Historic merger past first hurdle

28th September 2001 at 01:00
The first-ever merger of a further education college and secondary school won initial approval from the local education authority and post-16 funding chiefs this week.

Leaders of both the LEA and local learning and skills council see the proposal by Warwickshire college and the 750-pupil Campion school as a "pathfinder" for the rest of the country. The Government says the initiative also reflects priorities in the White Paper, Schools - Achieving Success.

If it gets the go-ahead, the merged institution will start in September 2003. It will provide new family learning opportunities, more vocational options from 14 and wider choice post-16.

The college has already become a centre for vocational excellence (COVE) in engineering. The school is strong in art, music and drama, with most pupils gaining grade As at A-level and GCSE. Both say they would benefit from concentrating on their strengths "in co-operation, not isolation".

A new surge of interest in co-operative ventures nationally has emerged in a study by the Association of Colleges. Based on a survey of 100 colleges which collaborate with schools, it shows a huge growth in initiatives.

This is despite bureaucratic blocks in the mid-1990s which scuppered many schemes, and saw the number of 14 to 16-year-olds in colleges plunge from 53,000 to 27,000 over five years.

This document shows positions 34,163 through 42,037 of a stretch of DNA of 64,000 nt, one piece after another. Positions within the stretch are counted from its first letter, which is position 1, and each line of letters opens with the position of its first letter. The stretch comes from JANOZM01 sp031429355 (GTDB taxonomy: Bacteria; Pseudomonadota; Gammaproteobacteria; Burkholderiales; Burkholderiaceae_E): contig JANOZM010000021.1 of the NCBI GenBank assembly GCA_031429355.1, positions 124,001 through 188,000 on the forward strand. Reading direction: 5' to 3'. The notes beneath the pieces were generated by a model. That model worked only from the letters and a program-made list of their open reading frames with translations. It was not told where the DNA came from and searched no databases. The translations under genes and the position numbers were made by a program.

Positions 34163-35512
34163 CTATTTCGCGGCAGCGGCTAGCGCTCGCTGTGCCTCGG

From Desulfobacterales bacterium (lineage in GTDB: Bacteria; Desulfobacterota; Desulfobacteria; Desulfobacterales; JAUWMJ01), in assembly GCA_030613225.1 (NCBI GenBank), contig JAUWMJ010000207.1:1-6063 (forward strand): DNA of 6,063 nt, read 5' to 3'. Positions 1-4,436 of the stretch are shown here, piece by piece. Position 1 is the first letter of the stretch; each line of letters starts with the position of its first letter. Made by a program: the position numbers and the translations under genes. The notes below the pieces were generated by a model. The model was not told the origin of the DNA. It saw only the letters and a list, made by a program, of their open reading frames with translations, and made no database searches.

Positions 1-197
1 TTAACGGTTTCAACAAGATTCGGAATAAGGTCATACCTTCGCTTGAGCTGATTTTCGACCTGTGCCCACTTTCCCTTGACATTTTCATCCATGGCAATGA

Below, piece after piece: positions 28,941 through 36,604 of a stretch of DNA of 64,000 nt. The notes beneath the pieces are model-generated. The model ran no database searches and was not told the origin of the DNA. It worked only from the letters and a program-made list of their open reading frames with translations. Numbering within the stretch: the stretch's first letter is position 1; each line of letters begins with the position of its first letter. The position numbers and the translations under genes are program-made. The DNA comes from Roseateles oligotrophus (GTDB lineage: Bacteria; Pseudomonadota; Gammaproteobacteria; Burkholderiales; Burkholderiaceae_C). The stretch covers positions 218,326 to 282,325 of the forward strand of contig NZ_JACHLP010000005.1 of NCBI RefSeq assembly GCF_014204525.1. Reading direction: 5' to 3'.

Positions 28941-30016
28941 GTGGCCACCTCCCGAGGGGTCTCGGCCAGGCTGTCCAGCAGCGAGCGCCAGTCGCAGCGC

The AOC survey and increased interest from schools (see Briefing, p26-27) suggest that the reason why the White Paper 14 to 19 proposals should succeed where other similar pushes have failed is that ministers have identified the need to open opportunities to all abilities, and not use colleges as dumping grounds for disaffected pupils.

Other collaborative decisions given the go-ahead this week include the launch of a new sixth-form college, run jointly by Milton Keynes college and the neighbouring Sir Frank Markham community school.

Sally Dicketts, principal of Milton Keynes college, said: "It offers the local community opportunities with a wider range of courses, bringing together the best of the school and the college in an environment that is stimulating."

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